In 1951 Ros bought the Coconut Grove on Regent Street and in 1964 renamed it Edmundo Ros's Dinner and Supper Club. The club became popular for its atmosphere and music, but it closed in 1965, when legalised casino gambling had drawn away many of its best customers. During the 1950s and 1960s the Ros orchestra appeared frequently on BBC Radio, continuing into the early 1970s on Radio Two Ballroom.
In the early 1960s, he collaborated with the Ted Heath orchestra on the album Heath versus Ros (Decca Phase 4 1964) that exploited the relatively new stereo recording process. The shift in musical tastes to rock bands such as The Beatles and The Rolling Stones affected Ros's standing but he played on into the 1970s.
In 1975, during Ros's seventh tour of Japan, his band's Musicians' Union shop steward tried to usurp Ros's authority by making arrangements with venues behind his back. Upon their return to the UK Ros organised a celebratory dinner after a BBC recording session and announced the disbanding of the orchestra. He destroyed almost all the charts (arrangement sheets), which conclusively ended the orchestra's existence.
In 1994, Edmundo conducted and sang with the BBC Big Band with Strings at the Queen Elizabeth Hall in London. The other conductor was Stanley Black. The concert was broadcast over BBC Radio 2 and it was such a success that a Japanese recording company invited them into a recording studio in London to make yet another Edmundo Ros CD.
Ros was initiated into the exclusive entertainment fraternity the Grand Order of Water Rats on October 4, 1964. A year and a half later he was made a Freeman of the City of London, having been admitted to the Freedom of the Worshipful Company of Poulters on 5 January 1965 and subsequently clothed with the Livery of the Poulters' Company on 22 June 1965. He was a Freemason, initiated into the Chelsea Lodge No 3098 and a Founder Member and Worshipful Master of Lodge of Ascension No 7358; on retirement a member of Sprig of Acacia Lodge No 41, Javea, Spain.
He became a Fellow of the Royal Academy of Music in 1991. He normally was nicknamed by fans and journalists as the King of Latin Music.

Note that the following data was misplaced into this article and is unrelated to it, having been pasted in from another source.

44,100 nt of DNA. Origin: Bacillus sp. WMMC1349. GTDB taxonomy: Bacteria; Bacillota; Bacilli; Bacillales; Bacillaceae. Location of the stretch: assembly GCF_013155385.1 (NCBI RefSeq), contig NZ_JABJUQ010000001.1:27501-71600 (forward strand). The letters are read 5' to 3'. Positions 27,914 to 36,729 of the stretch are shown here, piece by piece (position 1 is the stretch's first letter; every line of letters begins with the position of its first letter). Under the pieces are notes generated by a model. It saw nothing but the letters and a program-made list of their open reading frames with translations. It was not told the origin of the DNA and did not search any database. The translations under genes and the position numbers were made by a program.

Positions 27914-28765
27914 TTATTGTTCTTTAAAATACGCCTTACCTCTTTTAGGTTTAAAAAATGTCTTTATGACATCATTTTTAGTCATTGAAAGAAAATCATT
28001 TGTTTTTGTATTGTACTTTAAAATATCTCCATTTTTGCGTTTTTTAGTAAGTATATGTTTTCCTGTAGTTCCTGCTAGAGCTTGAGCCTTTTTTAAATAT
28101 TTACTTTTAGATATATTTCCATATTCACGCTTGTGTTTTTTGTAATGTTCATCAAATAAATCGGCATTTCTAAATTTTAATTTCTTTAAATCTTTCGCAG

In 2000, the composer Michael Nyman produced a BBC TV documentary about him entitled I Sold My Cadillac to Diana Dors, and described him as: "One of the few black men to have attained national recognition; he hadn't gone for 'the gorblimeys', he wanted to be a gentleman, the greatest satisfaction you can earn in England."
In the 2000 New Year Honours, Ros (then aged 90) was appointed by Her Majesty Queen Elizabeth II as Officer of the Order of the British Empire (OBE) in ceremony at Buckingham Palace. He turned 100 on 7 December 2010.
Ros married twice: first to Britt Johansen in 1950. The first marriage produced two children, Anders Douglas and Britt Luisa. He designed and built a large house in Page Street, Mill Hill, London NW7, which he named Edritt House, after himself and his first wife. The house still stands, next to Copthall Girls' School. He married his second wife, Susan, in 1971.
This set of ten CDs includes all the known 78s recorded up to and including 1951; the source material was the 78rpm collection of Christian af Rosenborg; the notes were by Pepe Luhtala; the remastering by Charlie Crump. The series was never completed, but most of the later Ros material is available on LP or CD. Some of the Harlequin series is available on Naxos. Although the title of these CDs calls his group the Rumba Band, in the post-war period it expanded to 16 members, and was known as Edmundo Ros and his Orchestra.
Decca issued an initial series of 33rpm 10-inch LPs in the early 1950s, consisting of previously issued 78rpm sides. Labels were Decca (UK and Commonwealth) and London (a subsidiary) in the US and Canada.
Three labels, all owned by Decca: Decca in the UK and the Commonwealth as well as London and its cut-price reissue label Richmond High Fidelity in the United States and Canada.